Why American Bosses Give More Positive Feedback Than Anyone Else In The World

American soccer fanJoe Raedle/Getty ImagesAmerica is No. 1 … in overblown praise.

Americans are known around the world for being blunt, transparent communicators, but when it comes to giving feedback in the office, this isn’t always the case.

According to cross-cultural management expert Erin Meyer, Americans are so overwhelmingly positive when they talk to others in the workplace that it can be hard for people from other countries to figure out when they’re being criticised and when they’re being complimented.

Meyer says Americans give the strongest, most explicit positive feedback of any country in the world, and tend not to criticise their coworkers or employees unless they have first gone out of their way to compliment them several times beforehand.

As a result, people who come from countries where compliments are given infrequently, as they are in France, can sometimes completely miss when a boss has criticised them because the three compliments that came first are what stand out from the meeting.

“We use words like ‘fabulous,’ ‘fantastic,’ and ‘awesome’ very freely,” Meyer, an American professor who works in France at the international business school INSEAD, tells Business Insider. “But in France, no news is good news, and only when there is negative feedback do people feel like they need to hear it.”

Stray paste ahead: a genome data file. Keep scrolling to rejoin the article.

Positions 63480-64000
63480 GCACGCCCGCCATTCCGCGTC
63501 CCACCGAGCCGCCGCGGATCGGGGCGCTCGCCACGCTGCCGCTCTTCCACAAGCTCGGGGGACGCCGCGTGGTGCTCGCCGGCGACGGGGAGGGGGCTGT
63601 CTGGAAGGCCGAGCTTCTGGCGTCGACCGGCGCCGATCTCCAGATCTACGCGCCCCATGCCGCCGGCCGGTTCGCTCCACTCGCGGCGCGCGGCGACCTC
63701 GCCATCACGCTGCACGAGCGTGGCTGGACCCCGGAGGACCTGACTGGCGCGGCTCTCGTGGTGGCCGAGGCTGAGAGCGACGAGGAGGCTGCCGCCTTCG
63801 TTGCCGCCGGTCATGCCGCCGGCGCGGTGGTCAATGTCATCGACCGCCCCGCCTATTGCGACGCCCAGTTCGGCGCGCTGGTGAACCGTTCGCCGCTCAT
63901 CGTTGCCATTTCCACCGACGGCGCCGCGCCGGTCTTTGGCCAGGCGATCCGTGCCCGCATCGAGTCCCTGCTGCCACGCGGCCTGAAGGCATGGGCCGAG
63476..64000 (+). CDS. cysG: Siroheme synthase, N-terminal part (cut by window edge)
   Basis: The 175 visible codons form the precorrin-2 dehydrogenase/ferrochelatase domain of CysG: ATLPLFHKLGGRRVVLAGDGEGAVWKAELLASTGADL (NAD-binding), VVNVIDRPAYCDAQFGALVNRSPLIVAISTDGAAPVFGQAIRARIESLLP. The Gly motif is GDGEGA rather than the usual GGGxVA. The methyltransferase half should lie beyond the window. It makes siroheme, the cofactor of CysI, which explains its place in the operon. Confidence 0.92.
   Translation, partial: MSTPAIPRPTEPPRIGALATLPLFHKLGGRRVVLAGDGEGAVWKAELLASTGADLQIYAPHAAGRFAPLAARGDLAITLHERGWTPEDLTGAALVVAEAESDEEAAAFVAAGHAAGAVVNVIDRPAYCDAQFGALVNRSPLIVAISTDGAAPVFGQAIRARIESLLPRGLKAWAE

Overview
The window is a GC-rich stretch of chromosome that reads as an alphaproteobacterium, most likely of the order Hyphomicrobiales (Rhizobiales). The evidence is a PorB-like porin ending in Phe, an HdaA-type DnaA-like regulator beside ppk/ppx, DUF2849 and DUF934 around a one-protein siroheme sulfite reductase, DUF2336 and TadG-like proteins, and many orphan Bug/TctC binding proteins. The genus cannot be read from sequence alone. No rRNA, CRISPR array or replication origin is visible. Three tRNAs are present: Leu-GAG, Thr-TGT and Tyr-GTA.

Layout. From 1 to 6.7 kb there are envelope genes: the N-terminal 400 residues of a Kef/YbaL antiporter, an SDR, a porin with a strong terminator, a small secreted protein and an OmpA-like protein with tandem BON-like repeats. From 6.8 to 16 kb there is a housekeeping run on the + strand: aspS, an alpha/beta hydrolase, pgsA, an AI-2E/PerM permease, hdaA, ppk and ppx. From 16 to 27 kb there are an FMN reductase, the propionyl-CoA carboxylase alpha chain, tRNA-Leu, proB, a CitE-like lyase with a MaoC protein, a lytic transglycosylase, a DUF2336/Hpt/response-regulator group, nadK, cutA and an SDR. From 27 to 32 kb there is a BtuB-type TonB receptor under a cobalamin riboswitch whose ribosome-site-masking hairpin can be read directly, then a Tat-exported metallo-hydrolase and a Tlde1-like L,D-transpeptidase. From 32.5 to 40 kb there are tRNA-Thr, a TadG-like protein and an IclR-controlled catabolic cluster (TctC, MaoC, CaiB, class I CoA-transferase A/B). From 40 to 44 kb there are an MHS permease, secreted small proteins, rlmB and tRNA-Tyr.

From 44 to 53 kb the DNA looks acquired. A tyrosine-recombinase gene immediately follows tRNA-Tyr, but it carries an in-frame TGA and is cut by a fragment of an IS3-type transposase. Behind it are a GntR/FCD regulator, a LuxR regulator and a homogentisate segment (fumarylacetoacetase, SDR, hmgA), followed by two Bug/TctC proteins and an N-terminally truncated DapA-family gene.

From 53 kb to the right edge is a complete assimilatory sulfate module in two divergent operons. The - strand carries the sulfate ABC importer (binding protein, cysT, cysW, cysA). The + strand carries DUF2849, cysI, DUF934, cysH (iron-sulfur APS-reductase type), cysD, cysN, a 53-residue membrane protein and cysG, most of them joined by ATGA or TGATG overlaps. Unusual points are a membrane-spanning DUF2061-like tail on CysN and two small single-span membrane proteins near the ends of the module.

Meyer attributes America’s culture of over-the-top encouragement to two things: the nation’s pioneer history and its public school system.

Erin MeyerErin MeyerErin Meyer is a professor in INSEAD’s organizational behaviour department.

In her book, “The Culture Map: Breaking Through the Invisible Boundaries of Global Business,” Meyer explains that the first Europeans who came to what is now the United States often fled formal hierarchical structures to do so. As a result, these people came to value individualism, speed, and the willingness to take risks.

But in order to take those risks, she says, people first need to have confidence in themselves and the belief that even if they stumble, things will ultimately be ok.

As a result, American schools have for years worked to build children’s confidence with gold stars and positive reinforcement.

In fact, Meyer says the trend of in-school encouragement is only increasing in the US, with younger generations getting more positive feedback than their parents did when they were in school.

As an example, she mentions what one of her students told her about the performance review process at a well-known Silicon Valley company.

According to Meyer, managers at the company are given a template that asks them to list three things the employee does really, really well. Then, managers are given just one box to explain what the employee should be doing differently.

But while she says that US millennials are correctly type-casted as needing and expecting explicit, positive feedback, this isn’t the case with young people all over the world.

Still, she says there is no good or bad cultural approach to giving praise and criticism in the workplace. Instead, what’s most important is to be aware of the differences that could obscure the message you are trying to communicate.

“What’s critical today for anyone working in this global economy is to recognise that what is constructive feedback in one culture may be considered unconstructive in another culture, and what’s considered polite in one culture might be considered rude in another,” Meyer says. “I just think that we need to be flexible.”

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